You may note that I have mentioned this airline by name. This means that I wish for you to recall information about them specifically, and that I was therefore likely either quite impressed or quite offended. Given the general tone of my emails, I suspect you can intuit where this is going, but read on anyway; it’s quite a story.
Five hours after purchasing the ticket, I logged on to discover that I still had no eTicket receipt. Now, I did have the email with the reservation assuring me that I had bought these seats, but as I try to only fall for the same trick once per day, I thought I’d do well to email their customer service. When another hour and a half had passed and Continental had not bothered to respond to my email, I got on the phone to talk to them.
Next followed some periods of hold music and being transferred between operators. At one point, I was asked to please hold for a second and patched through to a broken part of the system, which apologized for being nonfunctional and hung up on me. A mere forty minutes later, I was speaking to Ursula, who told me that the reason I hadn’t received an eTicket was that despite their assertions to the contrary, Continental had not actually sold me a ticket.
I asked Ursula, in what I’m afraid was an unnecessarily rude tone, if this wasn’t the sort of thing that Continental should perhaps have informed me of at the time of purchase. With a touch of asperity in her own voice, she agreed that it seemed the sort of thing they might have liked to do. More hold music ensued, and eventually I reached Dori at the web help desk. Dori explained to me that the reason my purchase had not gone through was that that was not actually a valid ticket for them to have sold me. I pointed out that I had received specific seat assignments, and she clarified that it was not that the seats were not available, but rather that the price was not valid for a next-day booking. To get that price, I would have had to have bought the ticket at least two weeks in advance. The best she could do for me for this one was seven hundred dollars more.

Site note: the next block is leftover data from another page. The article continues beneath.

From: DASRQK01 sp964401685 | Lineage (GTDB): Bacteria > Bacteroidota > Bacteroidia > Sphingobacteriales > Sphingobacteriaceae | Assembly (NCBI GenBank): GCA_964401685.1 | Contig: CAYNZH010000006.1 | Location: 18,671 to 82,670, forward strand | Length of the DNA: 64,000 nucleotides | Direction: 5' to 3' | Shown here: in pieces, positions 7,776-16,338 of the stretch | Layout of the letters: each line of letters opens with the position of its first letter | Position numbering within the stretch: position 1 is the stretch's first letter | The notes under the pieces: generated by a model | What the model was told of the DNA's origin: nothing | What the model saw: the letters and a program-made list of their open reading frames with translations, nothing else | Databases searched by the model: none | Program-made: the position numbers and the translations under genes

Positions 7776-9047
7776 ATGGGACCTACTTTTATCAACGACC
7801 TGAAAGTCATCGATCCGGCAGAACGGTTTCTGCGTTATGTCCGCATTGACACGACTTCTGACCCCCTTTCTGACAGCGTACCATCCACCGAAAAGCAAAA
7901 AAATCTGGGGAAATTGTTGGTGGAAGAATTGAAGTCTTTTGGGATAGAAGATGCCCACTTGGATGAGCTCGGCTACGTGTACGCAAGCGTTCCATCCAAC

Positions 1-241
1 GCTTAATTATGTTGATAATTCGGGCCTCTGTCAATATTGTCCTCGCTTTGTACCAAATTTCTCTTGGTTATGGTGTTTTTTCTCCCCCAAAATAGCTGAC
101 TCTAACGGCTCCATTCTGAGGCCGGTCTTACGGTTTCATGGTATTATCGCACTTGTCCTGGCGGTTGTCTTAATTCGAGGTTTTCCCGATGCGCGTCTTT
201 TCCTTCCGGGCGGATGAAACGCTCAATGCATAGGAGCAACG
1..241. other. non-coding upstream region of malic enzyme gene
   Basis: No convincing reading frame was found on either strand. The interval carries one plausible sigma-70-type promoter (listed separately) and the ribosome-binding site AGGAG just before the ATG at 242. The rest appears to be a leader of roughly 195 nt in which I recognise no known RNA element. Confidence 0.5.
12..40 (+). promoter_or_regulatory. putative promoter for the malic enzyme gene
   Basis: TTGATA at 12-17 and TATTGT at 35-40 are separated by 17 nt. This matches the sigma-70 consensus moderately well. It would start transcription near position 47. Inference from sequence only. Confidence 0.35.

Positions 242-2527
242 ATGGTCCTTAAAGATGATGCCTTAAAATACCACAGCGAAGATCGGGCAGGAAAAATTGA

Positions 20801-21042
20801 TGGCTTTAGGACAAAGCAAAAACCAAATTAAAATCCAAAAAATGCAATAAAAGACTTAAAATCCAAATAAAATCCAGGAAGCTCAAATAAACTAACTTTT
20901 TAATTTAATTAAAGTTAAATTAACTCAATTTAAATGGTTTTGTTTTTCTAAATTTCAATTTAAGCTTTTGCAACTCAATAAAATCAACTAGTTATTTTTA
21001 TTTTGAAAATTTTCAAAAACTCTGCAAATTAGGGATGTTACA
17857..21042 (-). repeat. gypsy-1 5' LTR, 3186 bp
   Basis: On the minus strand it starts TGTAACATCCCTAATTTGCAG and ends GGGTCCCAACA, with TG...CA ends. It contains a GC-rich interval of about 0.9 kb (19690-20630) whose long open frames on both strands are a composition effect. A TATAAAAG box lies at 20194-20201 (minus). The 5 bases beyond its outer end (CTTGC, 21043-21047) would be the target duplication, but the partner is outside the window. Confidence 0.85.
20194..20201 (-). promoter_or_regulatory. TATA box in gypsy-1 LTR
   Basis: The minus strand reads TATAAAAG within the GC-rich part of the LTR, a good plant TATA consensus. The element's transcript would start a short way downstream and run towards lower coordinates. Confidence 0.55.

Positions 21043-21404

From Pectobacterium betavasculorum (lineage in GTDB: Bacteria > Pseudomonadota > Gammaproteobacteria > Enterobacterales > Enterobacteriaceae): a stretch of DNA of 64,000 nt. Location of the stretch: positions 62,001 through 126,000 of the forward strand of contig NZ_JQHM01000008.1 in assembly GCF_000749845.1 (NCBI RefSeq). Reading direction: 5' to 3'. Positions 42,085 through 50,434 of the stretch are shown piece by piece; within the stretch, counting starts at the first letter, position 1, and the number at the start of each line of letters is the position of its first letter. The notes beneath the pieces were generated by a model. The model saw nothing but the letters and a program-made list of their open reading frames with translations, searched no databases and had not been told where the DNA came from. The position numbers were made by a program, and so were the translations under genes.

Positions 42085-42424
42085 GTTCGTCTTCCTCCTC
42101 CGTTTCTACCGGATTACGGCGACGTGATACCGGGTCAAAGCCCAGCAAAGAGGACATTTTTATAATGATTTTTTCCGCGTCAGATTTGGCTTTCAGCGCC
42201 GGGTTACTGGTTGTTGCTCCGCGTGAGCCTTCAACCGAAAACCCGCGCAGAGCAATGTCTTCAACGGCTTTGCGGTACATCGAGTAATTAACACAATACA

“So what you’re telling me,” I said quite calmly, which I think was more than reasonable of me, “is that I was offered a ticket price. I then purchased this ticket, and received a confirmation of my purchase. However, you did not actually have this ticket to sell me, and waited until I called in to try to sell me one almost twice as expensive?”
“I tried to get the computer to accept the class code, and it automatically rejected it,” Dori said. “There’s nothing I can do about it.”
“So essentially, your entire website is a bait and switch?” I asked, still calmly. Perhaps Dori predicted my next line, which was going to be, “Are you aware of how illegal that is?”, because she asked me to hold while she tried to find someone who could make it accept the code. Less than a minute later, she was back telling me the good news that it had accepted my price.
“We lucked out this time,” she smiled. Although I wasn’t quite sure that the process I’d gone through amounted to luck, I thanked her and hung up. Before going to bed, I checked their website and found that I was now the proud owner of a ticket. They still hadn’t bothered to email me the confirmation, but I really hadn’t expected that from them at this point.
My father remarked that he didn’t think this process could get any more glitches. I say he’s playing the long odds. Anyone feel like taking him up on that bet?